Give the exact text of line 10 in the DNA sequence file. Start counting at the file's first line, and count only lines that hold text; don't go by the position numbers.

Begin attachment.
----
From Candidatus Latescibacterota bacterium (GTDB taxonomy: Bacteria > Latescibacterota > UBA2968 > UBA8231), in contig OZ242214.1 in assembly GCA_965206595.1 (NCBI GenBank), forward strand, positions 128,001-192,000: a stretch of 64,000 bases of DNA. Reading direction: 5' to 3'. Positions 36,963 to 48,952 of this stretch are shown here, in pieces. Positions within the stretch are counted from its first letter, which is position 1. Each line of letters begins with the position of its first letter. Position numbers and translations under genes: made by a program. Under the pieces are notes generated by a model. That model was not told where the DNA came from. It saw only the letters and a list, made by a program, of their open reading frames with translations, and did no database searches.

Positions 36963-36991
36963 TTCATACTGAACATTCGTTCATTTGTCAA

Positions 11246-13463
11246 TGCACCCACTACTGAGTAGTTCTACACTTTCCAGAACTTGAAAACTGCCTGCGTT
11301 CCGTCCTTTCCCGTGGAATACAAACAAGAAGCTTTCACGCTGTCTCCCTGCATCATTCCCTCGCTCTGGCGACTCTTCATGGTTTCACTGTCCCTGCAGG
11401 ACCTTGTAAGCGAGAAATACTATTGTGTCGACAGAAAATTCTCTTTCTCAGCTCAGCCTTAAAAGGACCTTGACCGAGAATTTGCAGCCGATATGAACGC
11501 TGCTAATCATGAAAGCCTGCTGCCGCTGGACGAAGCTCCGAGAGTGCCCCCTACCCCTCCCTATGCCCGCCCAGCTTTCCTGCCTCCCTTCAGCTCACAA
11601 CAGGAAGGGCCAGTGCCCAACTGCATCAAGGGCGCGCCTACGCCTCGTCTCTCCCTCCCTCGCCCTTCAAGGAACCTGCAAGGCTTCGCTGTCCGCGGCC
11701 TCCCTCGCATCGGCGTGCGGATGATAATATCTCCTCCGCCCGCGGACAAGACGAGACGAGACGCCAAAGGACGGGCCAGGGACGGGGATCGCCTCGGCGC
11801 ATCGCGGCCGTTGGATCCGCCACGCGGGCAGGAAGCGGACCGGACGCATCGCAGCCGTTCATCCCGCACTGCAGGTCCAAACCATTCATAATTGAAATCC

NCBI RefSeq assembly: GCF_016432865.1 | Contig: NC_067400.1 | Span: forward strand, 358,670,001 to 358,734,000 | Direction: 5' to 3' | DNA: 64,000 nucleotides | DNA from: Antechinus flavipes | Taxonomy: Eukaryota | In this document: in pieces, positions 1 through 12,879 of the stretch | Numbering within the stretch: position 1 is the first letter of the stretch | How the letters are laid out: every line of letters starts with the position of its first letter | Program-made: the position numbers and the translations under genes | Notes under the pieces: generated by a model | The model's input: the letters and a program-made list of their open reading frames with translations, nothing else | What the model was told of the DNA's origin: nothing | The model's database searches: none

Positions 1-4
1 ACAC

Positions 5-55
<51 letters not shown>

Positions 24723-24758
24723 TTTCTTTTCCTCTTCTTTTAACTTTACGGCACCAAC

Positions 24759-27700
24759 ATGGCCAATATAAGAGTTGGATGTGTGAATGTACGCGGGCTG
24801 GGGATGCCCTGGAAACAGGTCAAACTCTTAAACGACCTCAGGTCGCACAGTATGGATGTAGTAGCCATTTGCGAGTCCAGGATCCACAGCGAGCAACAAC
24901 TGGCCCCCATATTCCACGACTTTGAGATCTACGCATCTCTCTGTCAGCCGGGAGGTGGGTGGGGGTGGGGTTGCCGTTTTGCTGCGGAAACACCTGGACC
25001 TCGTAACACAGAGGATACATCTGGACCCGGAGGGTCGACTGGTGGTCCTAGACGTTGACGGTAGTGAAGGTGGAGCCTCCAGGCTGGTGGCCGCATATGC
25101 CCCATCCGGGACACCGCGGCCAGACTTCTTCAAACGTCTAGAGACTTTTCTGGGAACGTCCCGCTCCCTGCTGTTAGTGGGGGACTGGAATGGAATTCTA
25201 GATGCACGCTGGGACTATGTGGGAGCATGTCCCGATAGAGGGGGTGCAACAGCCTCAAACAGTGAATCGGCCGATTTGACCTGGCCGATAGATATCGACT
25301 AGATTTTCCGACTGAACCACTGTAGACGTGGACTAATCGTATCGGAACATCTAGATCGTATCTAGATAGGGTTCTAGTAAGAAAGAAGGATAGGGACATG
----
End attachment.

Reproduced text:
11701 TCCCTCGCATCGGCGTGCGGATGATAATATCTCCTCCGCCCGCGGACAAGACGAGACGAGACGCCAAAGGACGGGCCAGGGACGGGGATCGCCTCGGCGC